The Objective Yield (OY) surveys provide data for monthly forecasts and end-of-season estimates of planted and harvested acres, yield, and production of winter wheat, corn for grain, soybeans, fall potatoes, and upland cotton.
All acres for harvest as grain in the leading producing states are eligible for this survey. The following states are currently included in the OY program.
Corn - Illinois, Indiana, Iowa, Kansas, Minnesota, Missouri, Nebraska, Ohio, South Dakota, Wisconsin
Cotton - Arkansas, California, Georgia, Louisiana, Mississippi, North Carolina, Texas
Soybeans - Arkansas, Illinois, Indiana, Iowa, Kansas, Minnesota, Missouri, Nebraska, North Dakota, Ohio, South Dakota
Wheat - Colorado, Illinois, Kansas, Missouri, Montana, Nebraska, Ohio, Oklahoma, Texas, Washington
Potatoes - Idaho, Maine, Minnesota, North Dakota, Oregon, Washington, Wisconsin
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The operator is interviewed to verify acreage reported on the parent survey and obtain permission to enter the sample field to make counts and measurements. Monthly plant and fruit counts, fruit measurements, and maturity determinations are made until the crop is mature or harvested. At maturity or immediately before harvest, a final crop cutting is made. Sample fruit (ears, pods, bolls, heads, or tubers) is sent to a lab to determine fruit weight, threshed grain weight, and moisture content. A postharvest visit is made to glean fruit left in some sample fields.
Farmers and businesses use the production estimates for marketing decisions, to evaluate expected prices, and to determine when to sell. Congress takes into account changing yield and production levels in formulating farm legislation. USDA production forecasts are used to anticipate loan receipts and pricing of loan stocks for grains.
Production forecasts are greatly relied upon by the transportation sector, warehouse and storage companies, banks and other lending institutions, commodity traders, and processors. Those in agribusiness who provide farmers with inputs, equipment, and other goods and services study reports when planning their marketing strategies. Analysts transform the statistics into projections of coming trends, interpretations of the trends' economic implications, and evaluations of alternative courses of action for producers, agribusinesses, and policy makers.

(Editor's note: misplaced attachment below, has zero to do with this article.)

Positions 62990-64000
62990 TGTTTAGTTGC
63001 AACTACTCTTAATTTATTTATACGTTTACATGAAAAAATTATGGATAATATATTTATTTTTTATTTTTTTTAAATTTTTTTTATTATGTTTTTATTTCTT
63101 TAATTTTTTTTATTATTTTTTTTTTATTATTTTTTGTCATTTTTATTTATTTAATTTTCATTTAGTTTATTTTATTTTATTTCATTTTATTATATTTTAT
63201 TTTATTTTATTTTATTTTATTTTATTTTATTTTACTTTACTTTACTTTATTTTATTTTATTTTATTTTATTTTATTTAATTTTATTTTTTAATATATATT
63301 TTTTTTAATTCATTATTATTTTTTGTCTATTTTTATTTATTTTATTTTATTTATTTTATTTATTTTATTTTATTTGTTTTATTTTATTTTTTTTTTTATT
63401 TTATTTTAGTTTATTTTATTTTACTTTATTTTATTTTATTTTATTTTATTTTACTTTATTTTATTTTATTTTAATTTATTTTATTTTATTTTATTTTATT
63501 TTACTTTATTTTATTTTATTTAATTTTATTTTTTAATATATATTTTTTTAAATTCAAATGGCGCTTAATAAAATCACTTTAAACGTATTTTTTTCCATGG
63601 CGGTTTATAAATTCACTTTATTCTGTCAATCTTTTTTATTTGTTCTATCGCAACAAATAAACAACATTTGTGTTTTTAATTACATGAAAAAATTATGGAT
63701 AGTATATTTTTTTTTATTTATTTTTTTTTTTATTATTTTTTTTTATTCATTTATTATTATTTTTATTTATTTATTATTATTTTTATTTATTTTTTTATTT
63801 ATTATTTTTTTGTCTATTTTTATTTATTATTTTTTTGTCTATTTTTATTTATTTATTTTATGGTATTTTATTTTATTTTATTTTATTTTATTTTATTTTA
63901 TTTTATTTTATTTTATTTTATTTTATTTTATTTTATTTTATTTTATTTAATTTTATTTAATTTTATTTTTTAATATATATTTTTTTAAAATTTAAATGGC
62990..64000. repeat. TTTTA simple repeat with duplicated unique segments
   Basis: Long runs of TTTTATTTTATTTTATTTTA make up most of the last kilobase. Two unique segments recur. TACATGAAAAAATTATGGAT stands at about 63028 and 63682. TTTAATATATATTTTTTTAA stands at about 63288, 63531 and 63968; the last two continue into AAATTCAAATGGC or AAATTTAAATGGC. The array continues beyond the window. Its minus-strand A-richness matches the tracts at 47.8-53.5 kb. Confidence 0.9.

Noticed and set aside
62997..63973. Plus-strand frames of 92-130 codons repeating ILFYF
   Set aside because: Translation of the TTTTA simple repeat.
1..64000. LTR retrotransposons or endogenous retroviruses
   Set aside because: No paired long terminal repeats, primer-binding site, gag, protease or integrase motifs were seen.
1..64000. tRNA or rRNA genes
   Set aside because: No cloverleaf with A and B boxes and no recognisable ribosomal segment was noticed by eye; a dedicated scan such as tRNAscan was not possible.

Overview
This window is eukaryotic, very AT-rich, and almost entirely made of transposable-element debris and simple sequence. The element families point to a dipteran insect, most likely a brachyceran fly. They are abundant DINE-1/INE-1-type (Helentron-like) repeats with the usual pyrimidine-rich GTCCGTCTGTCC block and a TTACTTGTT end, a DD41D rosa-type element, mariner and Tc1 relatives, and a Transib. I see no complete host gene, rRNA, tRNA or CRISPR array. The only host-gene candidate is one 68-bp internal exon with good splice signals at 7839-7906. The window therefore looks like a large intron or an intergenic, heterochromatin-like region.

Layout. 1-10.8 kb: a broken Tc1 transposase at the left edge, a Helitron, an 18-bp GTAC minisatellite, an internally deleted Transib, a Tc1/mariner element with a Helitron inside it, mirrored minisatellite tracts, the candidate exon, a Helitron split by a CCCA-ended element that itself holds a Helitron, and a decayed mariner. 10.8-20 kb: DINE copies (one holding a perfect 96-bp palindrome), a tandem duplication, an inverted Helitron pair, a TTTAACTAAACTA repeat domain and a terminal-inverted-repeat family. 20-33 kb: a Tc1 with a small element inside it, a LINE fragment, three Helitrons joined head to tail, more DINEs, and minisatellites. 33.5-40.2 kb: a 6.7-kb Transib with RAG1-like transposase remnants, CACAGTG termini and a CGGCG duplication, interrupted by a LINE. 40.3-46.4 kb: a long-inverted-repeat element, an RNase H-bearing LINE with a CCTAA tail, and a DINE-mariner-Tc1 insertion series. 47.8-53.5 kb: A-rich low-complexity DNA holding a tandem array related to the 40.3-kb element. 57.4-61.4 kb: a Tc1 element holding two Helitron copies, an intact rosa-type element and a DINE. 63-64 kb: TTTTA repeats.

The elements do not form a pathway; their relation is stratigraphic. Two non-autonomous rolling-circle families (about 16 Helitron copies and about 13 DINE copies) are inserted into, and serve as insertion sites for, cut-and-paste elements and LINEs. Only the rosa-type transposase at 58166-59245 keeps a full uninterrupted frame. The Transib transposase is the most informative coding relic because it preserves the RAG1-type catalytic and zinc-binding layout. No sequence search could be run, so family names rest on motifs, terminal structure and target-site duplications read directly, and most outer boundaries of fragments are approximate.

The Objective Yield survey field work begins April 25 for winter wheat and July 25 for all the other crops. Sample units are visited at the end of each month during the growing season.
Fields for corn, cotton, and soybeans are selected from June Area survey tracts with planted acres of the commodity of interest. Winter wheat samples are selected from March Crops/Stocks reports with winter wheat planted for harvest as grain. Potato samples are selected from June Crops/Stocks survey operators reporting fall potato acreage for harvest.
Data must be collected using personal visits to the field. These visits are made monthly with the final visit occurring when the crop is mature or the farmer plans to harvest. Counts and weights are expanded to a per acre yield and adjusted to a standard moisture for the commodity. Estimates of harvest loss are computed and subtracted from the biological (gross) yield of the harvest plots to determine net yield per acre.
NASS and the World Agricultural Outlook Board have jointly produced Understanding USDA Crop Forecasts (Miscellaneous Publication No. 1554, March1999), which provides additional insight into the crop forecasting program of the USDA.
A NASS report titled The Yield Forecasting Program of NASS (May 2006) provides a detailed and mathematical discussion of the yield forecasting and estimating program.
Last modified: 12/04/09
Remotely Sensed Data
- C-FARE Review of the Agricultural Prices Program
- C-FARE Review of the 2002 Census of Agriculture
- Evaluation of Selected USDA WAOB and NASS Forecasts and Estimates in Corn and Soybeans
Agricultural Resource Mgmt.